News / USA

US: Bad Timing for Google Exec's N. Korea Trip

FILE - Executive Chairman of Google Eric Schmidt in London, July 26, 2012.
FILE - Executive Chairman of Google Eric Schmidt in London, July 26, 2012.
Reuters
The U.S. State Department said on Thursday the time was not right for Google Inc. Executive Chairman Eric Schmidt and former diplomat Bill Richardson to travel to North Korea.
 
State Department spokesman Victoria Nuland said Schmidt and Richardson would be traveling as private citizens, not representatives of the U.S. government.
 
"Frankly, we don't think the timing of this is particularly helpful," Nuland told reporters, citing Pyongyang's December launch of a long-range rocket. "They are well aware of our views."
 
FILE - Former Governor of New Mexico Bill Richardson fields a question during a symposium at the University of Southern California, September 24, 2012.FILE - Former Governor of New Mexico Bill Richardson fields a question during a symposium at the University of Southern California, September 24, 2012.
x
FILE - Former Governor of New Mexico Bill Richardson fields a question during a symposium at the University of Southern California, September 24, 2012.
FILE - Former Governor of New Mexico Bill Richardson fields a question during a symposium at the University of Southern California, September 24, 2012.
A source familiar with the matter on Thursday confirmed an Associated Press report that Schmidt planned to visit North Korea with Richardson, a former governor of New Mexico, former U.S. ambassador to the United Nations, and diplomatic troubleshooter.
 
The AP said Schmidt, a top figure in the U.S. technology industry and a key executive at the world's leading search engine company, could visit as early as this month, but it said it was unclear who he would meet or what his agenda is.
 
Google's mission is to organize the world's information and make it universally accessible and useful. North Korea is one of the world's most repressive states, with Internet access limited largely to the most influential officials and media content rigidly controlled.
 
Nuland stressed that Schmidt and Richardson were not acting on behalf of the United States.
 
"They are private citizens ... traveling in an unofficial capacity," she said. "They are not going to be accompanied by any U.S. officials; they are not carrying any messages from us. They are private citizens and they are making their own decisions."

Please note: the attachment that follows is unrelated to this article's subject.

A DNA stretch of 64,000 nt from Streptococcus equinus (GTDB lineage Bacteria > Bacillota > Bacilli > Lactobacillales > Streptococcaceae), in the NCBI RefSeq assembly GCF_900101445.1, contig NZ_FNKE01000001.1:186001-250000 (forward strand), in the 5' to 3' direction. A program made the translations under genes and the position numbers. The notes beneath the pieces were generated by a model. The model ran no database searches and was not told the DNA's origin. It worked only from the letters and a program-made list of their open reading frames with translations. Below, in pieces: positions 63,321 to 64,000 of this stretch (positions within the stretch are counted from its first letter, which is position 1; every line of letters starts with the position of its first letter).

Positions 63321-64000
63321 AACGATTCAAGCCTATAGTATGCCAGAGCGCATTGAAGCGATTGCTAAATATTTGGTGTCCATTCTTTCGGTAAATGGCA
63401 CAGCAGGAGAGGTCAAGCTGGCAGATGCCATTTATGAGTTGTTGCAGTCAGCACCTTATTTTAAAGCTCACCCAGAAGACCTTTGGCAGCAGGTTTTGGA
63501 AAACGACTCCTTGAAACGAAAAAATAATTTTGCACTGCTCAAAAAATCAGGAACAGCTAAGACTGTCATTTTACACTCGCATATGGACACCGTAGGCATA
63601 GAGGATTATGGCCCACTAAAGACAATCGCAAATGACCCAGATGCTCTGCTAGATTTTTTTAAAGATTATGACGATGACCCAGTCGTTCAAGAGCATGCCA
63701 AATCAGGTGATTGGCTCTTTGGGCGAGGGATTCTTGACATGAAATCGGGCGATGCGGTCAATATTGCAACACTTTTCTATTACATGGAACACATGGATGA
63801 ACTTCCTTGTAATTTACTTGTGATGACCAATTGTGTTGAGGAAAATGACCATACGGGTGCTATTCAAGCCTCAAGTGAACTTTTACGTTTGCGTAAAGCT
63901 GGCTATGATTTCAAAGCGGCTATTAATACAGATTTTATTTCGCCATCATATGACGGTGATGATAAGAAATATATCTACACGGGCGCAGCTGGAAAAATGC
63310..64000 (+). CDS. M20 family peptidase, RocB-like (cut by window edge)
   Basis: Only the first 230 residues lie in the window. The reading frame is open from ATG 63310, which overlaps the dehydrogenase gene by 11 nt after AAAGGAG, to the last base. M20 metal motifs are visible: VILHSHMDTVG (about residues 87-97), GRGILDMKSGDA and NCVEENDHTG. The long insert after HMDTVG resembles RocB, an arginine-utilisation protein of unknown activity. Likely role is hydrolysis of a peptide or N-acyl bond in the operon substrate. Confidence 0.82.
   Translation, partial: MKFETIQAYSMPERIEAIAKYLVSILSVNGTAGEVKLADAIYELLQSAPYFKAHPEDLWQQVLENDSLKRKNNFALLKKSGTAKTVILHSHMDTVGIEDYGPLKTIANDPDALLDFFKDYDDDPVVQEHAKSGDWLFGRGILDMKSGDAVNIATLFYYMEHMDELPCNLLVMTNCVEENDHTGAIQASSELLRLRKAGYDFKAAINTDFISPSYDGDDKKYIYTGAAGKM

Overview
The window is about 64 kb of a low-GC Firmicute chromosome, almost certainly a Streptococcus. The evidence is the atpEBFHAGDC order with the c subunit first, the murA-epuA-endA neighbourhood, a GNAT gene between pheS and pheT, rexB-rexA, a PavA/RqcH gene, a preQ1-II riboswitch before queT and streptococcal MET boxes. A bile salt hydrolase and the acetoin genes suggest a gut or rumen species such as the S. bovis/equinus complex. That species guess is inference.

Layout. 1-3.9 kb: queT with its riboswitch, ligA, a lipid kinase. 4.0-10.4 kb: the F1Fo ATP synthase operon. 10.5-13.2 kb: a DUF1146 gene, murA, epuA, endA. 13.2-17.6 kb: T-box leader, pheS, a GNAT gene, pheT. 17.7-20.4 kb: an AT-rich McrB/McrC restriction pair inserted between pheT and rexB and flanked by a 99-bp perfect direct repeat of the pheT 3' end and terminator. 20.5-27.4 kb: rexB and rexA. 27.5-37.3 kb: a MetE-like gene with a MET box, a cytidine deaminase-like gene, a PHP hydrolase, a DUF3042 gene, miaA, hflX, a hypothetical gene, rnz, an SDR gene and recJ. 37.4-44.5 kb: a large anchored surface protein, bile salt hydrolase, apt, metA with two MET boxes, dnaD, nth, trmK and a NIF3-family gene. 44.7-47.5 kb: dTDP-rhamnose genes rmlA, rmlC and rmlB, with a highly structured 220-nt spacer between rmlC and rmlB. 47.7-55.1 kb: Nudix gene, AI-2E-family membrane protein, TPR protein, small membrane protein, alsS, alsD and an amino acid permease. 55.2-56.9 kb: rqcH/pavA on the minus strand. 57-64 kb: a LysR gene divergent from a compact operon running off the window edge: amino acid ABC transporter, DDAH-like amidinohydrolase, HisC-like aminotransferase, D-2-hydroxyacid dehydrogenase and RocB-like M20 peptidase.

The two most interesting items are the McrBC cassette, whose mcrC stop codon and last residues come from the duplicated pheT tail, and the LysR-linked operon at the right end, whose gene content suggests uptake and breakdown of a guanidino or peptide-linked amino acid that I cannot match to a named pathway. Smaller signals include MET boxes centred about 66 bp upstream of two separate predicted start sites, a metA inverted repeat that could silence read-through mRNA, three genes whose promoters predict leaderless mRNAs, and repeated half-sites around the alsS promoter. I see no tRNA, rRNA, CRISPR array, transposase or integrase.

On Wednesday, Google did not directly respond to a question about whether Schmidt was going to North Korea, although Google spokeswoman Samantha Smith's response suggested a visit would not be for company business.
 
"We do not comment on personal travel," said Smith when asked about the AP report on Wednesday.
 
North Korea said its Dec. 12 rocket launch put a weather satellite in orbit, but critics say it was aimed at nurturing the kind of technology needed to mount a nuclear warhead on a long-range missile.

You May Like

Scotland Vote Raises Questions of International Law

Experts say self-determination, as defined and protected by international law, confined narrowly to independence movements in process of de-colonization More

Whaling Summit Votes to Uphold Ban on Japan Whale Hunt

Conservationists hail ruling as a victory, but Tokyo says it will submit revised plans for a whale hunt in 2015 More

Annual Military Exercise Takes on New Meaning for Ukraine Troops

Troops from 15 nations participating in annual event, 'Rapid Trident' in western Ukraine More

Featured Videos

Your JavaScript is turned off or you have an old version of Adobe's Flash Player. Get the latest Flash player.
Russian Economy Reeling After New Western Sanctionsi
X
September 18, 2014 2:28 AM
A new wave of Western sanctions is hitting Russia’s economy hard. State-owned energy firms continue to bleed profits and Russia’s national currency plunged to a new low this week after the U.S. and the European Union announced new sanctions to punish Russia's aggressive stance in eastern Ukraine. But as Mil Arcega reports, the sanctions could also prove costly for European and American companies.